BCC Staff: This post is part one of a two-part series on how we can guide counselees in the critical task of renewing the mind. In this first installment we are introduced to an insensitive husband and the pastor who has the privilege of helping him figure how he needed to change.
Jeremy: An insensitive husband
Pastor Mark found himself becoming frustrated as he talked with Jeremy about what was going on in the young man’s life. Jeremy had recently married Hannah. Jeremy and Hannah dated in college, but seven months into their marriage, Hannah was upset with Jeremy’s behavior. He had become more “inconsiderate” toward her and more “insensitive” to her emotionally.
Here is an example of what she meant: Jeremy had gone out with some friends from work to celebrate a milestone birthday. He assumed he would be home before Hannah got home from work, so he did not try to contact her about this outing with his friends. She got home and made one of his favorite meals—which she had said she’d do earlier that morning. Unfortunately, Jeremy’s outing went much longer than he anticipated; he lost track of time and arrived home an hour and a half after she had set the table.
Why doesn’t Jeremy get it?
In a few previous conversations with the couple, Pastor Mark had shared with Jeremy what the New Testament says about love. Mark stressed how love is not merely a feeling, but an action. Jeremy admitted that he was not sure what Pastor Mark had in mind, and Mark made some suggestions: be sure to say “I love you” each day; be sure to give Hannah a kiss before leaving for work; send her a card of appreciation occasionally. Jeremy took these suggestions and dutifully used them at home.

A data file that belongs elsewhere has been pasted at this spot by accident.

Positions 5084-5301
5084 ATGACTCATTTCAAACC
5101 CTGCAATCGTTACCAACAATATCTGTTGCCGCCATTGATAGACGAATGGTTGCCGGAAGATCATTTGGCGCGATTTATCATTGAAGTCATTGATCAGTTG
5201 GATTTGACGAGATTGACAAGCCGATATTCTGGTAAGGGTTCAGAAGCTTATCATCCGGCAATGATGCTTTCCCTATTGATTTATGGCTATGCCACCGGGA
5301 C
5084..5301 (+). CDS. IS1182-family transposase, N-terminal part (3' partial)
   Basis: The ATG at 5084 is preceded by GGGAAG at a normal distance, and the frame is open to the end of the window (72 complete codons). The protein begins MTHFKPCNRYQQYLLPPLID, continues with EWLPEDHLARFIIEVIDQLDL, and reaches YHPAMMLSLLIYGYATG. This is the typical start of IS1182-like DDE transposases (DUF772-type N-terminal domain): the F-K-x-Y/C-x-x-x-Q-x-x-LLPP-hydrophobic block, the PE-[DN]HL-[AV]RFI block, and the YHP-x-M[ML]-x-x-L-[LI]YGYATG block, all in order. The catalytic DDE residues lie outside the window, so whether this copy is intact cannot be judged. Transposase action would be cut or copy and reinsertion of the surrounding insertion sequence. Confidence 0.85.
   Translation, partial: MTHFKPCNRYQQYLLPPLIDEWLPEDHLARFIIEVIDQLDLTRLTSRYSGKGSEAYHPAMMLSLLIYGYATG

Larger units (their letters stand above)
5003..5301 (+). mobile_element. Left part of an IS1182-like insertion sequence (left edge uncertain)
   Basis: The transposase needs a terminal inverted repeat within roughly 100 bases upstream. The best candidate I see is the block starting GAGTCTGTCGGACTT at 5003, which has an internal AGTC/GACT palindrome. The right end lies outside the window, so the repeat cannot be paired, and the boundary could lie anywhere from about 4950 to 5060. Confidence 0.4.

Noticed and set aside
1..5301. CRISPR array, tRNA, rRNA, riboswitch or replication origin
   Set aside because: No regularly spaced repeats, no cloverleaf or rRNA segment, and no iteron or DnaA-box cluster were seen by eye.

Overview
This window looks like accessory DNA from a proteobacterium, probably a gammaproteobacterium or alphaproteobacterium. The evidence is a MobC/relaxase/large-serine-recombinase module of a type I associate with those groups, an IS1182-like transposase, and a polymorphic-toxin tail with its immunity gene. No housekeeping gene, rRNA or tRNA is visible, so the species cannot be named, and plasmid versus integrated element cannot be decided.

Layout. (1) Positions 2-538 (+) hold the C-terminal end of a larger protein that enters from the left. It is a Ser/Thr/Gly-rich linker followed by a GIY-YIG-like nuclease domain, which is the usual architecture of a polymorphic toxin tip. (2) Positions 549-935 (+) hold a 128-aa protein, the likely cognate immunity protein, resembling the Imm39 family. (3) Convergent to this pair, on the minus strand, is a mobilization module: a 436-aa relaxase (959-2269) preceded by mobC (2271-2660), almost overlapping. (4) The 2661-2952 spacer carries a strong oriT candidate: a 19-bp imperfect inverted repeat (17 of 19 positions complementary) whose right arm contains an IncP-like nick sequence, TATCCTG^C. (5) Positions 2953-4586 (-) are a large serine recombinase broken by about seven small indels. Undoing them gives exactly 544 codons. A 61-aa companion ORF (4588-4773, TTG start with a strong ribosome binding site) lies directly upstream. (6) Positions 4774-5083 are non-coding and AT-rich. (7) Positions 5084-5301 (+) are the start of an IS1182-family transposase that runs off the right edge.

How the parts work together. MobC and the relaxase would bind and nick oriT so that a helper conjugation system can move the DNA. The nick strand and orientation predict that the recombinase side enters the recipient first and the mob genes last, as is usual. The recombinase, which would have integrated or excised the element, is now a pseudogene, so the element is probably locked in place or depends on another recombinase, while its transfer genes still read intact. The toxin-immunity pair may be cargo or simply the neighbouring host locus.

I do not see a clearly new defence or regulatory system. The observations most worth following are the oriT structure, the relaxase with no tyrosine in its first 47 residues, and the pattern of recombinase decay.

Hannah acknowledged that Jeremy had performed these actions, but she still said that Jeremy was “clueless” how to connect with her emotionally. He still did not seem to understand how to respond to her after she had a bad day at work or after her best friend moved out of state. “Why does he have to be so cold, Pastor?”
Jeremy had done what Pastor Mark recommended, but only what Pastor had recommended. Though willing to try Mark’s suggestions, he still failed to communicate to Hannah “I love you.” Pastor Mark could sense Hannah’s frustration and disappointment, and he was left wondering, “Why doesn’t Jeremy get this? How do I help him?”
Knowing the Bible vs. being transformed by it
In such cases we have to ask, Why is there a disconnect between what professing Christians know about the Bible’s content and what they do with the Bible’s content? One theme we find in the New Testament can help us answer this question. Paul mentions it in the familiar passage: “Therefore, I urge you, brothers and sisters, in view of God’s mercy, to offer your bodies as a living sacrifice, holy and pleasing to God—this is your true and proper worship. Do not conform to the pattern of this world, but be transformed by the renewing of your mind. Then you will be able to test and approve what God’s will is—his good, pleasing and perfect will” (Rom. 12:1–2, emphasis added).